Visual Culture Seminar

Abstract, Andréa C. Scansani

The image in cinema, on the vast majority of times, is presented in a transparent, discreet, and sober way. It is elaborated in favor of a narrative that reigns sovereignty, and any emphasis given to its particularities can interrupt the desired fruition of the ideas concatenated in the work. Its submission to the world of stories is unquestionable and, understandably, convenient. However, even if its matter is not explicit, which would maculate its crystalline and servile character, it is on it that the history of cinema is built. It is on it (matter) that the cinematographic gestures (camera and actor movements, scenery, colors, textures, etc.) are inscribed in the film, and it is through it that its kinetic force is transported. A plastic matter, whose malleability becomes an instrument of creation and that, throughout the history of cinema, has been explored in the most diverse ways. Thus, we bring to this conversation the analysis of a small and forgotten Paraguayan film, El pueblo (Carlos Saguier, 1969), which escapes the genre classifications and enjoys free transit between the fields of documentary and fiction, between facts and beliefs, and between material temporalities and spiritual atemporalities. In approaching the history of a country marked by repeated wars that leave it with a “great catastrophe of memories” (Roa Bastos), the film suggests a synthesis of a non-linear, cyclical time, in an elaborate cadence of overlapping layers of time in a past-present-future sculpted in the earth, in the dry skins and bare feet that draw the volumes of this body called cinema. Andréa Scansani’s communication is available here.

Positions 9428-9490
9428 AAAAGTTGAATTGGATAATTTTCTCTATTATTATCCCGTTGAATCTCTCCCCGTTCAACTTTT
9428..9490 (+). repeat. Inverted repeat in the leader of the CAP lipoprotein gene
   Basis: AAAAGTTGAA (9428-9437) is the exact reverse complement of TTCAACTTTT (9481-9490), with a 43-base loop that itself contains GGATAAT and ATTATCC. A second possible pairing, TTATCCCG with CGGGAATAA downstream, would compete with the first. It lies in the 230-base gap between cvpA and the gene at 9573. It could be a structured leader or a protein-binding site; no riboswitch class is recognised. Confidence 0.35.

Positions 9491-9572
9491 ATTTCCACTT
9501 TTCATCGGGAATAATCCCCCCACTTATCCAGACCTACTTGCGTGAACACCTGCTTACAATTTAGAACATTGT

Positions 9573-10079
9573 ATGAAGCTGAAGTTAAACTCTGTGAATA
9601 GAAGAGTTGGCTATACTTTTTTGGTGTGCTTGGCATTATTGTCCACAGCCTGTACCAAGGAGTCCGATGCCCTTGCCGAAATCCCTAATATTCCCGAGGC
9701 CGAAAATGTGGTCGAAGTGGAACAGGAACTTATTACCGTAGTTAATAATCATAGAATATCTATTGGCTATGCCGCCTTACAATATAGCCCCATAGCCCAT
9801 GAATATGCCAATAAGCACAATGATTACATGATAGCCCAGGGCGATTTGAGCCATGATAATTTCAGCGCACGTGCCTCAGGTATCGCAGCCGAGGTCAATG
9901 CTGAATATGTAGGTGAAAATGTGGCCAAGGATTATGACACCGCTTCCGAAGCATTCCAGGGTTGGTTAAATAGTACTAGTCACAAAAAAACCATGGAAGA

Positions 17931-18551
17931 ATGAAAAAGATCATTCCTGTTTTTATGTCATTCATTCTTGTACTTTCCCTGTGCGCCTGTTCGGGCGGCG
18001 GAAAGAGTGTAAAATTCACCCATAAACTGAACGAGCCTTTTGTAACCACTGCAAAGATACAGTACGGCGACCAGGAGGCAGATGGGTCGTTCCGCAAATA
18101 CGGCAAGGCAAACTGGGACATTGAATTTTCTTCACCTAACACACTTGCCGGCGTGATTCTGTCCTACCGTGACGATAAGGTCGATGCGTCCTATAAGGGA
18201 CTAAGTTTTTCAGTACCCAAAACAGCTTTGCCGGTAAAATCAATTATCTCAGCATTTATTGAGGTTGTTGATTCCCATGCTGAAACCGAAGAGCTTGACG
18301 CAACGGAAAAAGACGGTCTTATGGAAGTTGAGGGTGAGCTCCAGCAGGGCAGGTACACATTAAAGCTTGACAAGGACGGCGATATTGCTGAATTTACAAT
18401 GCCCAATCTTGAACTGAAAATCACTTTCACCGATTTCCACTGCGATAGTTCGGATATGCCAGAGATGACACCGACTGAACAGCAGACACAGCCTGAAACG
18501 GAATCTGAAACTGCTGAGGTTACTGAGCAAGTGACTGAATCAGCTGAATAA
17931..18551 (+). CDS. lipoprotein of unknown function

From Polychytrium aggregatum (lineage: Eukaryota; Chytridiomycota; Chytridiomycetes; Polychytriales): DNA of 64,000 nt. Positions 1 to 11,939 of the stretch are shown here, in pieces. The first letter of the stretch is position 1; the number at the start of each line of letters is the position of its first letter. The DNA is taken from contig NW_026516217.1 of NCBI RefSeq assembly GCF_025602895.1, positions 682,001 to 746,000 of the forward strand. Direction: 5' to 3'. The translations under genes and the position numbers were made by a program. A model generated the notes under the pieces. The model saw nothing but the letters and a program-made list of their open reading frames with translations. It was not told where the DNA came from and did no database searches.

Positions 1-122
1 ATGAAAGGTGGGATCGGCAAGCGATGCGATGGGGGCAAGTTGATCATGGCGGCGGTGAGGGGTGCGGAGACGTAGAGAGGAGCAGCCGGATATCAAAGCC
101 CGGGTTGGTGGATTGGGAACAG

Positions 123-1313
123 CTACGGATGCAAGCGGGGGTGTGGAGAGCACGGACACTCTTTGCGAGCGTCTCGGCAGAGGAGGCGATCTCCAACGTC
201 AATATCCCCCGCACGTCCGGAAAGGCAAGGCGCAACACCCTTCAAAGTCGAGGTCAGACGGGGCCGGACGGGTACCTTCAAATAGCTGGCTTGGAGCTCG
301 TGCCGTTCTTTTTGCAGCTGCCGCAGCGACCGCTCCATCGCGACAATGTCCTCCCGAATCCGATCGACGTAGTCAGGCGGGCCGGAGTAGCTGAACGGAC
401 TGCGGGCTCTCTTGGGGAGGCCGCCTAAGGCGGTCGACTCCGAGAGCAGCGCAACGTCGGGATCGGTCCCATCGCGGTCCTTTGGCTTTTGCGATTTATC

Andréa C. Scansani; Martin Dale